Farm Facts and Furrows

Organizational Capacity Building

The Organizational Capacity Building e-learning courses that OMAFRA rural economic development (RED) has been working on are now complete and live on the web! These modules are new RED offerings and were undertaken to keep pace with demands to offer an electronic, easy way to access learning opportunities. There are four online modules that can effectively and efficiently provide client groups and individuals with the convenience of learning at their own pace. Each course is approximately 30 minutes in length. They are:  board governance, volunteer, management, policies and procedures and conflict management. The website link is:

Raising poultry

Raising chickens, turkeys, ducks and other poultry can be a rewarding experience. There are numerous hatcheries in Ontario supplying chicks and they are usually ordered through your local feed store. Typically, you can order in day old chicks but sometimes, as is the case with laying pullets, you can order larger ready to lay birds as well. It can take up to five months to raise pullets (young hens) so the time savings is considerable. While every chicken coop or hen house might be different, some of the key features for healthy, profitable birds are the same:

1. Dry, draft free – birds like all livestock, do best with adequate ventilation and fresh air. Premises should keep birds dry and draft free.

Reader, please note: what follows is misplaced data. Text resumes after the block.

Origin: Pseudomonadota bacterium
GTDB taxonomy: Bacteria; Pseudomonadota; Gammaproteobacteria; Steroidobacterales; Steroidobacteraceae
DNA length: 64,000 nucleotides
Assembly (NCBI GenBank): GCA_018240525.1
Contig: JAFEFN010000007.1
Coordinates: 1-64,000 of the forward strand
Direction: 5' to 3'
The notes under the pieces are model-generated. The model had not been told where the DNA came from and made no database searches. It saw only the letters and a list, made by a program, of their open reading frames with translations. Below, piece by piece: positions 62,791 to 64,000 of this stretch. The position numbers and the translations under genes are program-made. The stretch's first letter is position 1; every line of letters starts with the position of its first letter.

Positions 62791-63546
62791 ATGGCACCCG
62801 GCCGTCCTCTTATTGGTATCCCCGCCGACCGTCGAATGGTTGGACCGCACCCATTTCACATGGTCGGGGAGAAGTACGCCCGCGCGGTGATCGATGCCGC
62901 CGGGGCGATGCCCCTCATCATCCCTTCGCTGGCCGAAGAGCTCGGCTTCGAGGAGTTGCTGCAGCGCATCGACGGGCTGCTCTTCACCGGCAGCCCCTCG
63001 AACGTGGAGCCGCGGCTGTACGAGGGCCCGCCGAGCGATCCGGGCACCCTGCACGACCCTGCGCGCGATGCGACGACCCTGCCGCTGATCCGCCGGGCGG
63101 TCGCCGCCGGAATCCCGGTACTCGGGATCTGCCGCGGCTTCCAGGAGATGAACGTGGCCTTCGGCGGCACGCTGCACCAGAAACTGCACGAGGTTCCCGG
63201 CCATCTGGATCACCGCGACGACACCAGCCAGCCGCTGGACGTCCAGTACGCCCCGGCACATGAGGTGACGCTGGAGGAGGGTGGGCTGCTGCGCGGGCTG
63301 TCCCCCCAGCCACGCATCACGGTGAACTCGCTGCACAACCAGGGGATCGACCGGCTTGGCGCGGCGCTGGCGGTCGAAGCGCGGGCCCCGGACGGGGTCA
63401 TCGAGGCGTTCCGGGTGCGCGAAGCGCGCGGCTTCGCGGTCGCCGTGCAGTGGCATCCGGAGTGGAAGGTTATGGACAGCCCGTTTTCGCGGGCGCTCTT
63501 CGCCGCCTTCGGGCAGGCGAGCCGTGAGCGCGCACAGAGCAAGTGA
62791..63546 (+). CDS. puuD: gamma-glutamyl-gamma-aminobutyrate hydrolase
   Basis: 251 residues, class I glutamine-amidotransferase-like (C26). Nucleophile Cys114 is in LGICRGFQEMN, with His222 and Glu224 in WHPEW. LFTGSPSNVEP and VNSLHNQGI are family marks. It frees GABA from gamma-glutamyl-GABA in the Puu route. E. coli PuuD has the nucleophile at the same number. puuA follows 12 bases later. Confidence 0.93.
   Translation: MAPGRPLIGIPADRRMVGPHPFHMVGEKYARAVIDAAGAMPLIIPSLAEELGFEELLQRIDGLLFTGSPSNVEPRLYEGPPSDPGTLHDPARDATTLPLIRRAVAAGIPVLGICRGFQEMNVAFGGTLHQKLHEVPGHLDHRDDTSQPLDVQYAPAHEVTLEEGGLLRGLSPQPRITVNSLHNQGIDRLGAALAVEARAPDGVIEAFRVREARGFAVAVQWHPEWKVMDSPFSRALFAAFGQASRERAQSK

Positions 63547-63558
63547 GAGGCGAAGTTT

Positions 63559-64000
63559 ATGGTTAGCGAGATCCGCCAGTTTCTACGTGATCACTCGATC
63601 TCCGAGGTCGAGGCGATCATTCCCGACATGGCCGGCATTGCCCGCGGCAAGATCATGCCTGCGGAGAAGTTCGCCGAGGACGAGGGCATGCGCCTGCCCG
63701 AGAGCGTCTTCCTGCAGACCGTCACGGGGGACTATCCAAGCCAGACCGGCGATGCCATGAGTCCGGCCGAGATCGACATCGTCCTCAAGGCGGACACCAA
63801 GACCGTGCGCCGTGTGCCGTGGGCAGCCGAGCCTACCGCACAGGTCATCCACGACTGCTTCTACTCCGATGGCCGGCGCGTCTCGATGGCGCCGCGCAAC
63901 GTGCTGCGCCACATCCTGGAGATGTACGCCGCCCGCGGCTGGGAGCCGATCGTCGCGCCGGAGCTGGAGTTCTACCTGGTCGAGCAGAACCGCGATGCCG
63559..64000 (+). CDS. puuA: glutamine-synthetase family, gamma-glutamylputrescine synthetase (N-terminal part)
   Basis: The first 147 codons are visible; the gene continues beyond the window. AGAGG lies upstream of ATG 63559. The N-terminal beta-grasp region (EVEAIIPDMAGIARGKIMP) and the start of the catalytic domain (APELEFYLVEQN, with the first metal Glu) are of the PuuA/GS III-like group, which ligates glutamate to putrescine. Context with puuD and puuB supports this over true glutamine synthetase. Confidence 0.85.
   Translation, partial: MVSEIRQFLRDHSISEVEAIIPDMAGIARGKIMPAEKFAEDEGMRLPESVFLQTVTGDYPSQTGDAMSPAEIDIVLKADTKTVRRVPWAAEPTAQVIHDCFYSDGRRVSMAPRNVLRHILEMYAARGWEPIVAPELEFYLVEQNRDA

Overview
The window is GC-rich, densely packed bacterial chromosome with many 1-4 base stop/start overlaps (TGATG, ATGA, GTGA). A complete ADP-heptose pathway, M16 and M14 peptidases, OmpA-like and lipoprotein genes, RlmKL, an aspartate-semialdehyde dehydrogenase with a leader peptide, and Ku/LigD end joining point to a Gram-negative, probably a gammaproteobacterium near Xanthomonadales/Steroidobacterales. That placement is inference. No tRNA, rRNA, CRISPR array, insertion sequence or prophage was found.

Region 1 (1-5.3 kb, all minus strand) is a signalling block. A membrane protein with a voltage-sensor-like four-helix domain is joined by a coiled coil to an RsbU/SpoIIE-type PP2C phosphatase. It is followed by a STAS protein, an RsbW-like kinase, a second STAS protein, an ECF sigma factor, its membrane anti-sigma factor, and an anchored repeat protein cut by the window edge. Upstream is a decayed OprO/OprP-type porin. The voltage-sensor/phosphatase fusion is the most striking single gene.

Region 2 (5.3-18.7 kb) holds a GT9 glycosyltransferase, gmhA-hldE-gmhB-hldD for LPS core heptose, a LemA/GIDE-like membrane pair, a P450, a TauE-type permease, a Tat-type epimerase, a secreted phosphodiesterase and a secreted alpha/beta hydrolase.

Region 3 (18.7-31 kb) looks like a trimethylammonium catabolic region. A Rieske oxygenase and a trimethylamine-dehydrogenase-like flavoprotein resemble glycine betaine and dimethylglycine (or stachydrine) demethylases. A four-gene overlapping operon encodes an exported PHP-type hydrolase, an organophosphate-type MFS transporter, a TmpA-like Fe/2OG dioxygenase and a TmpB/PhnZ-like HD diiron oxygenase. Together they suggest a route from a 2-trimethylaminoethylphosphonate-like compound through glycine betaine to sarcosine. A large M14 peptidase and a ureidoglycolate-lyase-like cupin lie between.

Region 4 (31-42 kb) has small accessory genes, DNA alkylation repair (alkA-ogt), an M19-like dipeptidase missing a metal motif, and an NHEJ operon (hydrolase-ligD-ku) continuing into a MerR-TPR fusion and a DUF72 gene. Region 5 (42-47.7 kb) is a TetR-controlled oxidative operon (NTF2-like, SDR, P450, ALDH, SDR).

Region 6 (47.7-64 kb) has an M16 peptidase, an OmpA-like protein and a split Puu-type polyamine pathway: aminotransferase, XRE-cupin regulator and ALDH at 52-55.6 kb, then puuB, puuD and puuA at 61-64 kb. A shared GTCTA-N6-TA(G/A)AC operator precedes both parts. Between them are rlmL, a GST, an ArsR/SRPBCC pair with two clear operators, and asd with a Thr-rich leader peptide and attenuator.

2. Heat – Day old chicks need a warm environment, normally a 250 watt heat lamp hung about 18 inches above the floor will do. As chicks get older, less heat is required. If chicks are cold they’ll tend to bunch under the lamp, too hot, they’ll be scattered away from the brooder lamp. Adjust temperature by either raising or lowering the lamp.

3. Bedding – Well bedded with straw, shavings or some similar bedding material.

4. Secure – rodents and wildlife such as weasels and raccoons can ruin a good flock. Make sure buildings are tight enough to protect flock. Be watchful of windows; consider heavy mesh instead of home window screening.

5. Feeding and Watering – adequate space for all birds to feed and get access to fresh water. Purchased feeders and waterers work well but homemade feeders and waterers can also do the job. Generally birds perform best on prepared feeds usually available in pellets or crumbles. Make sure all chicks are started on feeds with medication for the control of coccidiosis. Young chicks are particularly susceptible.

6. Adequate Space – Young chicks don’t need much space as they’ll stay close to the brooding area to stay warm. As birds grow however, make sure the facilities provide a minimum of 2 – 4 sq. ft. / bird depending on type. The larger the bird, allow more space. While every farm is different, it’s reasonable to expect to raise 4 lb. meat birds in about 6 weeks and heavier 9-10 lbs roasters in 10-12 weeks. For layers, if all goes well, expect a flock of 10 to lay 8-10 eggs per day, declining as birds get older to 6-7 eggs /day by the end of 13 months production.